Soccer FieldFootball Field
LengthMinimum: 100 yards, Maximum: 130 yards100 yards between goal lines (120 yards including end zones)
WidthMinimum: 50 yards, Maximum: 100 yards53 1/3 yards (160 feet)

As we can see from the table, and as we’ve learned from the previous two sections of this text, soccer fields can vary in length and width, while football fields need to meet specific dimension criteria. While we can say that the minimum requirements for a soccer field nearly match the football field ones, we should also keep in mind that soccer fields are rarely built to the minimum requirements. In the English Premier League, for example, a typical field is 115 yards long and 74 yards wide.

If we disregard the end zones, which add 10 yards to each side of the football field, soccer fields are longer. Also, if we take the maximum length and width measurements that FIFA allows, we can also conclude that a soccer field is longer than a football field. However, things are more complicated in practice. A typical soccer field is rarely built to meet the maximum requirements, but rather to the Premier League average, we mentioned before. Therefore, a soccer field is not longer than a football field.

A complicated question with a complicated answer, the length of the field is a source of endless confusion among fans and endless discussion among connoisseurs of soccer and football. It’s up to you to decide which measurements should be considered and take a stance. If you ask me, a soccer field is longer.

Is the MLS field smaller than FIFA?

This is another big question that has a semi-complicated answer. So far, we’ve mentioned several times that soccer fields, unlike those used for football, can have variable dimensions. What this means is that most soccer fields in the world are built differently. From our earlier Premier League example, we can see that a typical European field is 115 yards long and 74 yards wide. FIFA chooses this number as the optimum size. However, there are fields in this league, and in Europe in general, that go up or down a few yards.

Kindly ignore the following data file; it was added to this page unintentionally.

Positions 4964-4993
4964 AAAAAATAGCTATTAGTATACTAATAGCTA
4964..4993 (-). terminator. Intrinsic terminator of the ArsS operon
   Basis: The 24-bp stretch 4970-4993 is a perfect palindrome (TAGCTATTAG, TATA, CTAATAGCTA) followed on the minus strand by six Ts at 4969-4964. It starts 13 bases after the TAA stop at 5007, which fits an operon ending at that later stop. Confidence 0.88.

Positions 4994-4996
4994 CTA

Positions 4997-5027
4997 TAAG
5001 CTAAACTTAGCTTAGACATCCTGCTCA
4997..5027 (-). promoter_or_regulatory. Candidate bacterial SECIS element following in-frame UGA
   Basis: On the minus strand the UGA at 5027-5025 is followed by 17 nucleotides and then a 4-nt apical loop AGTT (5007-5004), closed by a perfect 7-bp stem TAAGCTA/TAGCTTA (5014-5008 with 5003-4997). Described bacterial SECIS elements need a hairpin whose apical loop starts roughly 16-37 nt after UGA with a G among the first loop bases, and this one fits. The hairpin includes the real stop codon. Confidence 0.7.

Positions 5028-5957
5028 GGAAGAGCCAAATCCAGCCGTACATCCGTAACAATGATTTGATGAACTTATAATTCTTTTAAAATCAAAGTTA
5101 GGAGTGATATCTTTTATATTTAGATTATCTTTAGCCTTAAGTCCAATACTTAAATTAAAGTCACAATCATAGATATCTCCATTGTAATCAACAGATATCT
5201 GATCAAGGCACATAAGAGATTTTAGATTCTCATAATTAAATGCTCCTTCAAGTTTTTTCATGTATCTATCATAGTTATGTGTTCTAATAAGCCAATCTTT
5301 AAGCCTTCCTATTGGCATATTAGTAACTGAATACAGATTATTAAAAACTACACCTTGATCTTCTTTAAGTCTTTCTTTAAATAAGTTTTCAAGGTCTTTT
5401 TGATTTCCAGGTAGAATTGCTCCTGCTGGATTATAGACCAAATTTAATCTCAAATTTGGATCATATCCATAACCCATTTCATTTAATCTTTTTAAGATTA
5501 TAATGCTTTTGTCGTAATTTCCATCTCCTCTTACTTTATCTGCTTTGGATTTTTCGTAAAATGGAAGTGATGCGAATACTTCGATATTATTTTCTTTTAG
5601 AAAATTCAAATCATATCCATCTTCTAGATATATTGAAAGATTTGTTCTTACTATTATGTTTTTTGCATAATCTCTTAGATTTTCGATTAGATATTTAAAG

The situation is similar in the US. The MLS standards prescribe that a soccer field can’t be less than 110 yards in length and 70 yards in width. The American soccer league has soccer fields that are 10 yards longer and wider than the required minimum (120×80 yards), such as the Yankee Stadium in New York.

The only way to really compare the MLS and FIFA fields is to take a look at the average soccer field size: While both FIFA and the MLS have bigger and smaller fields under their jurisdiction, the average size of the field is the same, at 115 yards in length, and 74 yards in width. This ensures that players around the world play on the same pitch, with no much need for adjustment.

To answer the initial question, the typical MLS field is not smaller than a field that is built to FIFA specifications. FIFA and the MLS share requirements for field size, if we take FIFA’s international match dimension restrictions. National leagues, however, can be played on a smaller pitch than the MLS requires, according to the FIFA rulebook.

Can soccer be played on a football field?

According to everything we learned above, soccer and football fields have too many differences to be used interchangeably. However, this doesn’t stop the majority of high schools across the US to use one field for both sports.

Due to a lack of funding, most US schools use their football fields for soccer. Considering the minimum requirements that FIFA set for a soccer field, we can see that a standard football field meets those requirements. But, does it mean that just because something can be done it should be?

Those who have access to a field that is purpose-built for soccer should always opt to use that field instead of a football field. While goals can be dragged on and double lines can be drawn onto the field, playing on a soccer-specific field offers more benefits. Getting used to the size of the field, the feel of the surface, as well as the speed of the ball on the surface is something that can’t be replicated on a field that is built for an entirely different sport. This is why playing soccer on a football field is only acceptable at an amateur level.

We are all aware of how much more popular football is than soccer in the US. For this reason, not many schools and communities find it feasible to invest in building a soccer field. Still, having any field to practice in play on is better than having none, so, until the popularity of soccer reaches the European levels, we’ll have to settle.